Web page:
Burglars break into Auditor General’s office

A Corruption Watch investigation has uncovered how unidentified persons have been staging frequent break-ins at the offices of the Ministry of Justice and Attorney-General in Accra.

The incidents have resulted in concerns about tampering with the integrity of the prosecutorial processes as well as the security and safety of the officers of the A-G’s department.

According to Corruption Watch sources, one of the topmost officers affected is the Director of Public Prosecutions, Yvonne Attakorah Obuobisa. 

Since April 23, 2018, Corruption Watch sought to speak with officials of the Ministry, including the Minister, to no avail. Last week, the Minister for Justice and Attorney-General Madam Gloria Akufo told Corruption Watch through her assistants that she cannot speak on the matter at this time because of “a tight” calendar.

The break-ins

In March this year, 2018, the office of the Director of Public Prosecutions was burgled. In that incident, the burglars took away one laptop computer and one printer.


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SEC losing public trust

Some frustrated customers of troubled fund management companies say they have lost confidence in the Securities and Exchange Commission (SEC) because SEC appears unable to compel the companies to release their matured funds to them.

There are particular demands on SEC by clients of Gold Coast Fund Management Limited and Beige Capital Asset Management Ltd with some accusing SEC that the regulator does not give prompt attention to complaints nor give feedback.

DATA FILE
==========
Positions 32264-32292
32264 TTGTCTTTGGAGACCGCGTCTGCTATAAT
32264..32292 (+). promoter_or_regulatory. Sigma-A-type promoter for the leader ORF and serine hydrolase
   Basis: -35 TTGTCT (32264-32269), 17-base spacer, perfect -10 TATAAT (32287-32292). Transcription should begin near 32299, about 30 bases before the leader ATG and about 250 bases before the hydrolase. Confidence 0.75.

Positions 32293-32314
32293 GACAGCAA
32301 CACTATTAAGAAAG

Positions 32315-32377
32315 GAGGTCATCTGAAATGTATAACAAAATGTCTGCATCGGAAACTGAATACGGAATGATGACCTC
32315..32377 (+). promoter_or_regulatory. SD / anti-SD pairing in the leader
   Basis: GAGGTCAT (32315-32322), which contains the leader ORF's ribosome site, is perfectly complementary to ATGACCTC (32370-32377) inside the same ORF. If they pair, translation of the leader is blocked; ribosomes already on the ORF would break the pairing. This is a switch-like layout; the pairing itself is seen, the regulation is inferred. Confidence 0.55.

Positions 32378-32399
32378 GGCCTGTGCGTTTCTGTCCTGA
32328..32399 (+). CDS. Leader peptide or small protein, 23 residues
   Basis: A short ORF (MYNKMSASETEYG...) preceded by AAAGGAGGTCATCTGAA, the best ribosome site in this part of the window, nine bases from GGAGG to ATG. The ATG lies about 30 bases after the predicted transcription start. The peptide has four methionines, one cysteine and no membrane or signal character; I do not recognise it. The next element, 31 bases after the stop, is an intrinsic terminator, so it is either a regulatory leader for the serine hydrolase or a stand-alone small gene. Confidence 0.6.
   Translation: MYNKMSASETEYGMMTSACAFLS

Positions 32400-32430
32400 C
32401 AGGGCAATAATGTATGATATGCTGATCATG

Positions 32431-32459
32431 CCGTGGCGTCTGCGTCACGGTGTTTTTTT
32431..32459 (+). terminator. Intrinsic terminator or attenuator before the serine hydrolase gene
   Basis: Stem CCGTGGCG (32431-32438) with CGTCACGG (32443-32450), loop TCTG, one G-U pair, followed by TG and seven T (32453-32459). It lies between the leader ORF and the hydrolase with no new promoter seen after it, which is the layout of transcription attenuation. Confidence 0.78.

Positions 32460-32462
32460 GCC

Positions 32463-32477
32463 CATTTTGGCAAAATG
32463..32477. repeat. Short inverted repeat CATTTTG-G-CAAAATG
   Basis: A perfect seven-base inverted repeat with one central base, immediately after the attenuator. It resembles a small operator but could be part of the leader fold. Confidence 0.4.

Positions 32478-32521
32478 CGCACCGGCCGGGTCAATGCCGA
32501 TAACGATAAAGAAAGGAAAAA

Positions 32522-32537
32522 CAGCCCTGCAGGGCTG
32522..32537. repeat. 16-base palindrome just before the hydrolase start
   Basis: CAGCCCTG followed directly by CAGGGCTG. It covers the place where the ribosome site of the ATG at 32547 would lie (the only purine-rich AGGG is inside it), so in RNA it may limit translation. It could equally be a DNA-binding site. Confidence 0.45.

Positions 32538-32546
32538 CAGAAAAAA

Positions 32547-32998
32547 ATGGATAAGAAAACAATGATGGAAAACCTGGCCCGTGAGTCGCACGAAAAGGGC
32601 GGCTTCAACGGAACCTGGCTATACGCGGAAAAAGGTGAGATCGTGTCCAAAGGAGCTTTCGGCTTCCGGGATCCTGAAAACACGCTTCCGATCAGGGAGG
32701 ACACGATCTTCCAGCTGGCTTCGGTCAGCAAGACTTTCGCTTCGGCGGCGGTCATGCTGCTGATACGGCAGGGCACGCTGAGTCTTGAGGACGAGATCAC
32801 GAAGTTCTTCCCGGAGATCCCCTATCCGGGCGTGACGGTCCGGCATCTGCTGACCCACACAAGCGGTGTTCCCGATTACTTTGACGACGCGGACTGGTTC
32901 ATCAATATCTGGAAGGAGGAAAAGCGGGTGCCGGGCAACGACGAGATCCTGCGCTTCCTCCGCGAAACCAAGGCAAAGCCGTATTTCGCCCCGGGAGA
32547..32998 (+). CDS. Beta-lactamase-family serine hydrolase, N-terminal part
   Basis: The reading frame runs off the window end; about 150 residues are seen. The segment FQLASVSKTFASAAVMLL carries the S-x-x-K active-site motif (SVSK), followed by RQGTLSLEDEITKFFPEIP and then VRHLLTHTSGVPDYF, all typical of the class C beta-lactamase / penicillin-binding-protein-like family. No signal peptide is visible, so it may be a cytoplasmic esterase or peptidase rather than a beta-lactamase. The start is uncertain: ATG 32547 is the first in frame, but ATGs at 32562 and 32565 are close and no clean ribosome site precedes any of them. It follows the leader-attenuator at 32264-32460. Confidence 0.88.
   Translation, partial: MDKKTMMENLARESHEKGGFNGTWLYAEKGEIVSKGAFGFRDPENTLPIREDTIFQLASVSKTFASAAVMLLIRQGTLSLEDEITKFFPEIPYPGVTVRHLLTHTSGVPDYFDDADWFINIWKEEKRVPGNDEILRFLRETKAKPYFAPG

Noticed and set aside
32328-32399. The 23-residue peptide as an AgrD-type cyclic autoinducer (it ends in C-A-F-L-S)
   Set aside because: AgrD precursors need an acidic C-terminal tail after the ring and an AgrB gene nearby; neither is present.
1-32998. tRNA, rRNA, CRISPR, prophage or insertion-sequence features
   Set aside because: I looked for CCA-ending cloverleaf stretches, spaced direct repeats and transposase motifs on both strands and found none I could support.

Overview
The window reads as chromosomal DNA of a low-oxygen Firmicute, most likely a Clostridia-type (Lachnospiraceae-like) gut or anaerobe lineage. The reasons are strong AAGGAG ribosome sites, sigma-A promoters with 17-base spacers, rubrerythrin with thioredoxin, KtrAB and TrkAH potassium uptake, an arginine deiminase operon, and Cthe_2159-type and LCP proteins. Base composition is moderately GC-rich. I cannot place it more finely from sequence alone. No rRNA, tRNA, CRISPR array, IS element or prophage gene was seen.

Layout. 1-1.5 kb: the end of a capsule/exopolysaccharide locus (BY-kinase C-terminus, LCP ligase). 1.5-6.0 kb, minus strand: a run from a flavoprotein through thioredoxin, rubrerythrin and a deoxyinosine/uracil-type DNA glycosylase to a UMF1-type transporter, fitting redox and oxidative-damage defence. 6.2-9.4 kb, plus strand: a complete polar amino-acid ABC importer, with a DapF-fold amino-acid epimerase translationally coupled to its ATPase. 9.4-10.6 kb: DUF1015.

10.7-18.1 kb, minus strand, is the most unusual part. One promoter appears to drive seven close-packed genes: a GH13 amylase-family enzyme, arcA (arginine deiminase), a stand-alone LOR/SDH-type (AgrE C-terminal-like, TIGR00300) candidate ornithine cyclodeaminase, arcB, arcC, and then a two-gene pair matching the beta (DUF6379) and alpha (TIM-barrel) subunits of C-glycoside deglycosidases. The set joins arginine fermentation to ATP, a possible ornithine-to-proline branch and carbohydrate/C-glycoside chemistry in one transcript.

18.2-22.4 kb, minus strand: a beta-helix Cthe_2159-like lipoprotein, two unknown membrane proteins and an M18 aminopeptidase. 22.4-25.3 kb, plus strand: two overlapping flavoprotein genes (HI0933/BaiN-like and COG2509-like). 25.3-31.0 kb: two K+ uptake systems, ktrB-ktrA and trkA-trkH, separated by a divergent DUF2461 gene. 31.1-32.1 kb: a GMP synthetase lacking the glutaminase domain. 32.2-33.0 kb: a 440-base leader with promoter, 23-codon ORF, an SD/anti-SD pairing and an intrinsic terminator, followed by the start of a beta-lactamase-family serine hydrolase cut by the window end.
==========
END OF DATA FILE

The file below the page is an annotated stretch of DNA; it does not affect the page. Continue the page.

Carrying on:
The Commission is the apex regulatory body of the Securities Industry in Ghana.


On its website, the Commission has described Fund Management licensees by either gold or red legend. Those in gold rows are “Fund Managers with no major regulatory issues” while those in red rows are “Fund Managers with major regulatory issues: pending complaints, suspension, etc.”

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Why Integrity Should Drive Business Practice in Ghana

Integrity is the card Ghana must play to successfully project an image of a society that frowns on corrupt business practice, according to panelists on the Corruption Watch radio program.

“Today, we know that many people feel they have to make facilitation payments, many people feel that there are a lot of hindrances in their way to doing proper business in Ghana,” Mary Awelana Addah, Programs Manager, Ghana Integrity Initiative said on Wednesday when contributing to the Corruption Watch radio program via telephone.

She added, “We know of the common 10 per cent or 15 [per cent] or the others. These do not encourage people to want to do business.” 

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